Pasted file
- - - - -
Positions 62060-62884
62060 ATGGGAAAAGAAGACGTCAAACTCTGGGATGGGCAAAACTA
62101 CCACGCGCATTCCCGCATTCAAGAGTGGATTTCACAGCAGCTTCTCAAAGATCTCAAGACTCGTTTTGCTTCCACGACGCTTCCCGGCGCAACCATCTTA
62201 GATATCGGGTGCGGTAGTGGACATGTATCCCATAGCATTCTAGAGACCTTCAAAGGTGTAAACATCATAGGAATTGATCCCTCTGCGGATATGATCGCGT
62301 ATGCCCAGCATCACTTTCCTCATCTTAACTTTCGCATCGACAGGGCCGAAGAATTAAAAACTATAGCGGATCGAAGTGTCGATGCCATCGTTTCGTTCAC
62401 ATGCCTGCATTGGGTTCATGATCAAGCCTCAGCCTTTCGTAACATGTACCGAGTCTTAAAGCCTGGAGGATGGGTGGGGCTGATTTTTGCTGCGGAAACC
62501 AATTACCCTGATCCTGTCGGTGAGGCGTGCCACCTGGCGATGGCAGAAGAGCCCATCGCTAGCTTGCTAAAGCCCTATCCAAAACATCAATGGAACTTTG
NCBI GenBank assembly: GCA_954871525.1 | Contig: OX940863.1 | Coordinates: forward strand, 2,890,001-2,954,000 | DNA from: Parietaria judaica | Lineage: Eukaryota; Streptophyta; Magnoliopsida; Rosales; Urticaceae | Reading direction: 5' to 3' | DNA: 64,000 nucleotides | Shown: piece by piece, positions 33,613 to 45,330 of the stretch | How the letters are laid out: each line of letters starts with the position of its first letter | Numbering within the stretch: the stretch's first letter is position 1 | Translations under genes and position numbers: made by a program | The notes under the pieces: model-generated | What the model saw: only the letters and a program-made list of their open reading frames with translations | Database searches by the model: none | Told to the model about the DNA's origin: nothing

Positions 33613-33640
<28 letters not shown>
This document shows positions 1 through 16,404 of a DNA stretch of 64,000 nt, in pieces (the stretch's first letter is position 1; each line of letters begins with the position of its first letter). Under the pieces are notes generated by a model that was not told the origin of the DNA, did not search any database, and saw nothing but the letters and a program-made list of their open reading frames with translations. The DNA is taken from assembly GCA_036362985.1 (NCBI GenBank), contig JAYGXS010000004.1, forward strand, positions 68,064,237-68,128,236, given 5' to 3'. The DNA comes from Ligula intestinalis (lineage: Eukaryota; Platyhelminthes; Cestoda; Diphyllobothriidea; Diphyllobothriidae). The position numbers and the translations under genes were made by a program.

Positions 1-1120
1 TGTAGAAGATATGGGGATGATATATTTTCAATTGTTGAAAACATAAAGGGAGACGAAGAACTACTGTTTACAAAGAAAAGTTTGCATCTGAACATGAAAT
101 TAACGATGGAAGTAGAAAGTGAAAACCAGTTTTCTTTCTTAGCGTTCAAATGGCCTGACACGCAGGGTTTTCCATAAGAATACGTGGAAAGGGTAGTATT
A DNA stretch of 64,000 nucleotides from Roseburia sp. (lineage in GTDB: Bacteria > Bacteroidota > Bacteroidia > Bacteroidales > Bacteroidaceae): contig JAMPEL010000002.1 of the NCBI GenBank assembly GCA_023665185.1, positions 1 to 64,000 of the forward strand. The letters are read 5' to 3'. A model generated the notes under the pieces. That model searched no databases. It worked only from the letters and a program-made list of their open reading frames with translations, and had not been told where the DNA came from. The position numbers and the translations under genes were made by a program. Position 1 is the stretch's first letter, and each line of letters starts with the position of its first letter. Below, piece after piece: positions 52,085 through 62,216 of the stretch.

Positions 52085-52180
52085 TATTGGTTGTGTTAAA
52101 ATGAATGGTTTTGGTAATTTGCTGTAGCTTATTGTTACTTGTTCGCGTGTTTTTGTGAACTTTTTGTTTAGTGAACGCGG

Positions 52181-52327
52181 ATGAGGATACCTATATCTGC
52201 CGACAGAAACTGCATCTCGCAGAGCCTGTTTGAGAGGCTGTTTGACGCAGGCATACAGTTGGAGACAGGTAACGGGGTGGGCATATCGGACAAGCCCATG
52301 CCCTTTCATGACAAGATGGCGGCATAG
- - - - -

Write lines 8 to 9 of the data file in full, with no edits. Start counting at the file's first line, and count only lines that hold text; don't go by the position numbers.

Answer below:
NCBI GenBank assembly: GCA_954871525.1 | Contig: OX940863.1 | Coordinates: forward strand, 2,890,001-2,954,000 | DNA from: Parietaria judaica | Lineage: Eukaryota; Streptophyta; Magnoliopsida; Rosales; Urticaceae | Reading direction: 5' to 3' | DNA: 64,000 nucleotides | Shown: piece by piece, positions 33,613 to 45,330 of the stretch | How the letters are laid out: each line of letters starts with the position of its first letter | Numbering within the stretch: the stretch's first letter is position 1 | Translations under genes and position numbers: made by a program | The notes under the pieces: model-generated | What the model saw: only the letters and a program-made list of their open reading frames with translations | Database searches by the model: none | Told to the model about the DNA's origin: nothing

Positions 33613-33640